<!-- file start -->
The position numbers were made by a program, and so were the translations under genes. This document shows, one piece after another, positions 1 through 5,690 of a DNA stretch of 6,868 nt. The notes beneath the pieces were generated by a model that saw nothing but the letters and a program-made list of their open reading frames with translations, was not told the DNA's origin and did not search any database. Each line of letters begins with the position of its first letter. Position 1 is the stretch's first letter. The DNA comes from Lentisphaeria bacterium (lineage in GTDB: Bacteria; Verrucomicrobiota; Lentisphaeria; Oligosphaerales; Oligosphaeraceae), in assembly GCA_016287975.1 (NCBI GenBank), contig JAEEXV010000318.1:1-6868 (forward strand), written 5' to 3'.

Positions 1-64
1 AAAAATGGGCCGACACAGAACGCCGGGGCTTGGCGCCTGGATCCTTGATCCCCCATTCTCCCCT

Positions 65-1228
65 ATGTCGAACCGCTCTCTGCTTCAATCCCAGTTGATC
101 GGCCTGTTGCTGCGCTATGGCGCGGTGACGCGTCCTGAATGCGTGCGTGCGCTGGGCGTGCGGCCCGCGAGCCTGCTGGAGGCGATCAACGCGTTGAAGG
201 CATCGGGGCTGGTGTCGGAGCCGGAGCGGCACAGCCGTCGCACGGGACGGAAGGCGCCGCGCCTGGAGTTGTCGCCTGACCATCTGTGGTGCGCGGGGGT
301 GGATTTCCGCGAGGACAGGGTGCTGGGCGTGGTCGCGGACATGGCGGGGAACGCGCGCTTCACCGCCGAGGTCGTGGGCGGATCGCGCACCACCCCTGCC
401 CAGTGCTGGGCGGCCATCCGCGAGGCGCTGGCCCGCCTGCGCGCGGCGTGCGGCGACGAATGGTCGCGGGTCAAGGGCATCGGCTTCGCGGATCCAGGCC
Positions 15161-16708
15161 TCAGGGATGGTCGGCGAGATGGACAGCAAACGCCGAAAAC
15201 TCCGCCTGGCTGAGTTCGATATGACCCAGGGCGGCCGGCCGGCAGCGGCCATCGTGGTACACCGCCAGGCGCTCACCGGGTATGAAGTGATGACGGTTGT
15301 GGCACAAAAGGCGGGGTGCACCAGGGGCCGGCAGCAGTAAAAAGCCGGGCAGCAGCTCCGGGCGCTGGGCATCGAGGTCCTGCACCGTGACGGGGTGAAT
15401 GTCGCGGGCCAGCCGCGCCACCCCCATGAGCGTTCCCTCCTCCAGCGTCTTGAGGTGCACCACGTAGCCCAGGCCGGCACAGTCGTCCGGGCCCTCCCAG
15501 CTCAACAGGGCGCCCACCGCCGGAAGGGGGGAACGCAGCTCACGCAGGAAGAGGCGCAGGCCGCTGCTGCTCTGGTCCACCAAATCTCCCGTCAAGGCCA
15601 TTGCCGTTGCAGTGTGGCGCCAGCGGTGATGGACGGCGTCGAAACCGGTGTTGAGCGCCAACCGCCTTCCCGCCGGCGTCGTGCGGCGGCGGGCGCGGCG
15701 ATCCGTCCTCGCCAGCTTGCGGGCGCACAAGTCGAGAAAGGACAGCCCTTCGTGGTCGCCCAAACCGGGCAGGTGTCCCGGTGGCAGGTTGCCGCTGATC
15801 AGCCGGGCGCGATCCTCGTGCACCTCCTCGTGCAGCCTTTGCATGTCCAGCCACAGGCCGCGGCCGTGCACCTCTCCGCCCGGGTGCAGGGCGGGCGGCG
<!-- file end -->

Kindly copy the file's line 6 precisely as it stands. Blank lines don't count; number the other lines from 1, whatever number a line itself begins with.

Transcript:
101 GGCCTGTTGCTGCGCTATGGCGCGGTGACGCGTCCTGAATGCGTGCGTGCGCTGGGCGTGCGGCCCGCGAGCCTGCTGGAGGCGATCAACGCGTTGAAGG